First seen in 2005, the Cadillac SRX was an early American take on the BMW X5/Mercedes-Benz ML train of thought that delivered a degree of off-road hardware and practicalites in a more driver-focused package. But we are talking a big, heavy, US-built quasi off-roader here, so take that ‘driver focused’ under some advisement.

What was perhaps most surprising at the time was that Caddy’s engineers seemingly managed to conjure a moderately competitive 4x4 from the same rear-drive Sigma platform that underpinned the CTS saloon. It was also impressively quick to find its way to the market.

The SRX’s styling, too, is a fine example of Caddy’s creases ’n’ chrome, so-called ‘Art and Science’ ethos. The grille is suitably bold and the bodywork distinctive while inside the interior is similar to the CTS’s. And since the first models arrived on our shores huge advances have been made with the SRX in the quality of its cabin. Its fascia is now much more appealing to the eye and covered in carefully-stitched leather and soft-touch plastics. Material quality is high, too, and it can all be enjoyed from a suitably lofty seating position. 

Early UK versions were left-hand drive and V8 only. That’s since been rectified on both counts, to the point that all – or rather both – UK models are V6-powered. The two versions available are the lesser Elegance model, and the better equipped Sport Luxury.

The 2997cc V6 engine makes the same 270bhp in each version, delivered at an eyebrow-raising 7000rpm; peak torque of 222lb ft appears at 3200rpm. Both drive through a six-speed automatic gearbox. Combined economy and CO2 figures are 25.2mpg and 260g/km for the Elegance model, and a marginally less favourable 24.6mpg and 267g/km for the Sport Luxury.

And on the road, in the Elegance model we tested, it's a pretty impressive package. Barring a little poor refinement at high revs, the V6 was smooth and gave up its power freely and works well with the car's four-wheel drive system.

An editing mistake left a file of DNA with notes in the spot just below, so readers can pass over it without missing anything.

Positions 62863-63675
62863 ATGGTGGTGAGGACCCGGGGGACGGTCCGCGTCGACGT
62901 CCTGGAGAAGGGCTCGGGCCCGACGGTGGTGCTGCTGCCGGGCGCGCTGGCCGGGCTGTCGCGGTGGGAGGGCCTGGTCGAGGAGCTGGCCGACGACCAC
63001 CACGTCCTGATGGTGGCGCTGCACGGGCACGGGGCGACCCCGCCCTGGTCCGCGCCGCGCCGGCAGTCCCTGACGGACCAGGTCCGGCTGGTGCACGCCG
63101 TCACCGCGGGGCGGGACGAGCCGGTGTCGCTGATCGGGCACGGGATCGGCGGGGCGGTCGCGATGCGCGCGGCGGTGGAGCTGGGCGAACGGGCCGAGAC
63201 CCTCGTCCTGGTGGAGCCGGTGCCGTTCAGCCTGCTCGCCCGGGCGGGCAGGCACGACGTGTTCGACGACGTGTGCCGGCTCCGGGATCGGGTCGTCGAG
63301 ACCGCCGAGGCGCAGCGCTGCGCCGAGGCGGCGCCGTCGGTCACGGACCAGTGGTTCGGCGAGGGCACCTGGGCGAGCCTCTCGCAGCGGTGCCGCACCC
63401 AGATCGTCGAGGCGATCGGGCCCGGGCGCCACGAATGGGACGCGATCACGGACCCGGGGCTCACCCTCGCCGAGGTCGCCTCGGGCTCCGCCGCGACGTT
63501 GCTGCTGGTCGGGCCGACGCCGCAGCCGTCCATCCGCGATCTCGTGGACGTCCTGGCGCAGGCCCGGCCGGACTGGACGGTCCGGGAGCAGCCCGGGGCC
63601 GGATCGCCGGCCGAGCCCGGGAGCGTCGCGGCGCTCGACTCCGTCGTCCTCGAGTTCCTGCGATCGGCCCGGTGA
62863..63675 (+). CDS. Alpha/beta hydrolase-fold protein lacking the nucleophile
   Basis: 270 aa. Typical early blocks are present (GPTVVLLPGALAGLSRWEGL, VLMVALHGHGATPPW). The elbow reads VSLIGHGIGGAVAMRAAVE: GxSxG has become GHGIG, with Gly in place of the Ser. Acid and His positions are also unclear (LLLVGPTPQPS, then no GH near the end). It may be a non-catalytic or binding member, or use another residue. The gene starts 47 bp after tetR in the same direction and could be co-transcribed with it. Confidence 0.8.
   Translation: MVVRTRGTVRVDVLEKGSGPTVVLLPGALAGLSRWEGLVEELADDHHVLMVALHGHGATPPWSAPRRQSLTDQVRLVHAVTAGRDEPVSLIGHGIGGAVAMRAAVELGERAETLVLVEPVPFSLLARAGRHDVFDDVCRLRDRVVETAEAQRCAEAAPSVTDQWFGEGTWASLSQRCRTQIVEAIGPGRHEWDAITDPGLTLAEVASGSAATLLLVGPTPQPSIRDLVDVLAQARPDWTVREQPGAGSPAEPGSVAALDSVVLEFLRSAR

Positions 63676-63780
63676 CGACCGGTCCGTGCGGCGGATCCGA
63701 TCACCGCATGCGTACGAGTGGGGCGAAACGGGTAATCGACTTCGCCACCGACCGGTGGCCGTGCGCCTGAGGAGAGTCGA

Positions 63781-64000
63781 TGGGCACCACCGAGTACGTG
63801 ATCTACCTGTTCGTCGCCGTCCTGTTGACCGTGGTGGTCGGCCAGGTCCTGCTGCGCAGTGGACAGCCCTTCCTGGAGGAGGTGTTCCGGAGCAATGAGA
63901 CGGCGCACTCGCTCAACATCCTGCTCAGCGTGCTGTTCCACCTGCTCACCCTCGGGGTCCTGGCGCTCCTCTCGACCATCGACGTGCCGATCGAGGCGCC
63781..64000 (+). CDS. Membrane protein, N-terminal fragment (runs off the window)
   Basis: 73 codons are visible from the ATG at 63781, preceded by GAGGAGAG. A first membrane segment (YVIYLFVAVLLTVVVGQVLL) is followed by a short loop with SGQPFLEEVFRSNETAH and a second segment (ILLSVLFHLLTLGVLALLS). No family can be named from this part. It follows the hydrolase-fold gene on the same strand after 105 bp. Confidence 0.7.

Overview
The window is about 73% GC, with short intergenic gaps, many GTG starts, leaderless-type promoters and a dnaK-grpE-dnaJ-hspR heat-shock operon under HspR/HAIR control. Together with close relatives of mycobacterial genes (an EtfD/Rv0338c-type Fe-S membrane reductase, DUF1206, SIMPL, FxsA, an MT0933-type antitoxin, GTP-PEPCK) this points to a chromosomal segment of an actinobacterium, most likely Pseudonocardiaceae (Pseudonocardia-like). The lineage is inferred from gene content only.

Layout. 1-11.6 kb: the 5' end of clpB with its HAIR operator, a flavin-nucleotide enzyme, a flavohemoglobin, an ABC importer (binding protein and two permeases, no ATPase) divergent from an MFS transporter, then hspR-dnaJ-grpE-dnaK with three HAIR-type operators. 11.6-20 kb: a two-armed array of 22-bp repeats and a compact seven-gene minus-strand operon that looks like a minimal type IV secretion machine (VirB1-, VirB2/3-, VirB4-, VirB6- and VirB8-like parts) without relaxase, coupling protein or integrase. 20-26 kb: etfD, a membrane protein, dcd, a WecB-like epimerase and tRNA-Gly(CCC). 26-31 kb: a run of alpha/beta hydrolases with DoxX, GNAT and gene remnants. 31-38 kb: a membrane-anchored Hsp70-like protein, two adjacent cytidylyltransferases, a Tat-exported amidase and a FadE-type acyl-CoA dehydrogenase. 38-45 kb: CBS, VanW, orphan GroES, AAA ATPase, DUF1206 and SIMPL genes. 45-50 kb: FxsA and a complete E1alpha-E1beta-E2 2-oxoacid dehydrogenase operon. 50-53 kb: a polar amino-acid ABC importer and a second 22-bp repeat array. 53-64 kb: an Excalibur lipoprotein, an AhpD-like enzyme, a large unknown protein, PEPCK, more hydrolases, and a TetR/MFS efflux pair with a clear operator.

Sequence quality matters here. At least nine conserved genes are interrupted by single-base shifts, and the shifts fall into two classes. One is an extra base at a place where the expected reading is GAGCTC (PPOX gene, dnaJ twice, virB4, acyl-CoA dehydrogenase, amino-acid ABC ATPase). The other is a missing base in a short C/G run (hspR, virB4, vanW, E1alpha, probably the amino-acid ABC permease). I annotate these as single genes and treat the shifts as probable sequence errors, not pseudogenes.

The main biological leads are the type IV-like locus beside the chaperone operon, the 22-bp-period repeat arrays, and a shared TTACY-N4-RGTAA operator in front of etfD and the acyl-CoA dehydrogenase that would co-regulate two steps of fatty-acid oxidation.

The car-like driving position makes the SRX feel more agile than you're expecting, and the clever magnetic damping counteracts body roll well without sacrificing comfort.

It feels very much like a Jaguar in fundamental dynamic character; there's a lightness to the control weights, and a gentle lope to the ride quality that's instantly familiar, and there's plenty of enjoyment to be had in using the car's four-wheel drive system to find traction where others wouldn't, and in flowing from corner to corner. The telling factor is that, when you get out of it, the SRX's size surprises you because, from behind the wheel, its bulk is masked very well.

This is one of the most broadly talented car Cadillac currently makes. The design is modern and eye-catching and if you don't object to low 20mpg fuel economy even with moderately enthusiastic use, it might well be your cup of tea.

The SRX certainly stands out from the me-too premium SUVs and it’s priced strongly against competitors, but Cadillac’s limited dealer network and high running costs mean it will never be more than a minority taste. An SRX probably won’t hold its value like an XC90, but it will definitely make an appealing alternative to taller 4x4s and more conventional MPVs.

Top 5 Sports SUVs

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    Porsche Macan

  • Alpina XD3 Biturbo
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    Alpina XD3 Biturbo

  • The Range Rover Evoque Si4 costs from £41,000

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  • SQ5 is powered by the 309bhp, 479lb ft twin-turbo V6 diesel introduced in the A6

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  • The G63 replaces the old supercharged G55 as the most powerful, quickest and most expensive version of the venerable G-class 4x4

    Mercedes-Benz G63 AMG


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